Kefir, yoghurt and skyr; all delicious, all great for your gut but what is the difference between the three?

Let us guide you through a culture revelation (bacterial culture we mean) and provide some clarity on what’s what and why you might choose one over the other.

All three products go through a fermentation process where the added culture converts sugars into acids. This gives the tart flavour that is synonymous with yoghurt, kefir or skyr. From there the differences start to become more obvious than the similarities.


A traditional fermented drink, kefir can be made with milk, plant milk, juice and water (water is only possible if you have kefir water grains).

It can be made with kefir grains or culture – both contain a wide range of yeast and bacteria. Due to this wide range there is a higher level of probiotics in the finished fermented product which is great for promoting digestive health.

Kefir is always quite runny and consumed as a drink, not with a spoon out of a bowl like yoghurt and skyr. There is yeast in the culture which can make a fizzy product if that’s what you’re after. Seal your kefir jar with the lid to catch the carbon dioxide that is produced during fermentation.

Kefir is able to ferment at lower temperatures than milk, it still prefers to be between 20 – 30oC/68 – 86°F but is less affected by temperature than yoghurt due to the presence of mesophilic cultures.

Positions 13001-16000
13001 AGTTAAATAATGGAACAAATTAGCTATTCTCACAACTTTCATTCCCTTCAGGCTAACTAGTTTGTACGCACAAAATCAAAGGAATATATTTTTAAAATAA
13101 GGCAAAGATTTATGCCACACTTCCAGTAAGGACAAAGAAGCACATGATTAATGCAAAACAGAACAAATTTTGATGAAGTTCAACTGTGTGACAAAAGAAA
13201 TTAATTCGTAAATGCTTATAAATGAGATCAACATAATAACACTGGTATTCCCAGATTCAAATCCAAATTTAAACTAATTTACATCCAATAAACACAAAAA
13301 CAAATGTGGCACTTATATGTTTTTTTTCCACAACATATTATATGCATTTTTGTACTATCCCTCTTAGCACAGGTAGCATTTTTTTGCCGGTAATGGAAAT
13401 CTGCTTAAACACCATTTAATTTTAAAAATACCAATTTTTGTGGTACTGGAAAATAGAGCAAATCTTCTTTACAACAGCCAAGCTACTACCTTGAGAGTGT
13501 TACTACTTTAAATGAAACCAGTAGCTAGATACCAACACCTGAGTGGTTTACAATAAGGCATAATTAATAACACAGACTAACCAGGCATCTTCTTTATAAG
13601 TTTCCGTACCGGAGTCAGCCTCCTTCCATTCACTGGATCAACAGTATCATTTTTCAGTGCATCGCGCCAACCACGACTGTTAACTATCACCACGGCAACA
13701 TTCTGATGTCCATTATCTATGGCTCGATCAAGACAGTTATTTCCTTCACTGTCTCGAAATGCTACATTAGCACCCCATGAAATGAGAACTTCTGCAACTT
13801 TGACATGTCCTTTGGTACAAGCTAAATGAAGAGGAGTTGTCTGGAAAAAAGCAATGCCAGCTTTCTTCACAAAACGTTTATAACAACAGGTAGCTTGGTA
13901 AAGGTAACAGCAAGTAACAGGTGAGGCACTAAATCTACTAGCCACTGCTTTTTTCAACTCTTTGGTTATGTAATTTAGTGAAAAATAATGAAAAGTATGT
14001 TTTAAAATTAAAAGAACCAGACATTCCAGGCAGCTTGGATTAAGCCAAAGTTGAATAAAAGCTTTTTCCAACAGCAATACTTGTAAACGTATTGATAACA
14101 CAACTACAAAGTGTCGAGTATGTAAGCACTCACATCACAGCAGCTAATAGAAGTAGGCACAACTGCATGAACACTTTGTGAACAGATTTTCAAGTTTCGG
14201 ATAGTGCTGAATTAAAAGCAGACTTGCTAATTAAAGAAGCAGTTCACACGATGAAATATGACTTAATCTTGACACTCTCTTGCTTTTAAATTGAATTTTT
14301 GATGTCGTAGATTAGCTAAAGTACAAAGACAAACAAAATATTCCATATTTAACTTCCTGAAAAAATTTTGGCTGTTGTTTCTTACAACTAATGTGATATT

Yoghurt is a food produced by the bacterial fermentation of milk (there is no added yeast in yoghurt, just bacteria). For a product to be classified as yoghurt it has to be produced using at least Lactobacillus delbrueckii subsp. bulgaricus and Streptococcus thermophilus bacteria. These are thermophilic cultures and need heat to be able to be active.

Yoghurt is only made with milk or plant milk and to get the thick, creamy consistency of Greek yoghurt it must be full fat milk. To increase the thickness of your product you can further strain it through a muslin cloth.

Yoghurt is primarily made up of thermophilic cultures which require heat to work their magic. With warmth (around 40oC/104oF) the cultures will become active and more rapidly turn the sugars into acid, causing the thickening step.


An Icelandic cultured product, skyr has been around for a long time but is only just being discovered by the mainstream market. The primary differences between skyr and yoghurt are the addition of rennet and the use of low fat/skim milk.

Skyr is technically classified as a cheese thanks to the rennet but is enjoyed more like yoghurt in both sweet and savoury dishes. There is a specific draining step in skyr that concentrates the product to produce the delicious thick, creamy consistency; despite it being made from low fat/skim milk.

This concentration step leads to a higher level of protein in the skyr while still having the same gut friendly cultures as yoghurt. Lactobacillus delbrueckii subsp. bulgaricus and Streptococcus thermophilus bacteria must be present in skyr, which means you also need to maintain the temperature at 40oC/104oF during the culturing step.

With lower fat and higher protein than yoghurt, plus a milder flavour and thick consistency, Skyr is well worth giving a try.

All three options can be recultured and help support good digestive health. Whether you prefer a more traditional product like yoghurt, a drinkable high probiotic kefir or a higher protein and lower fat option like skyr; all have their benefits and all are delicious!!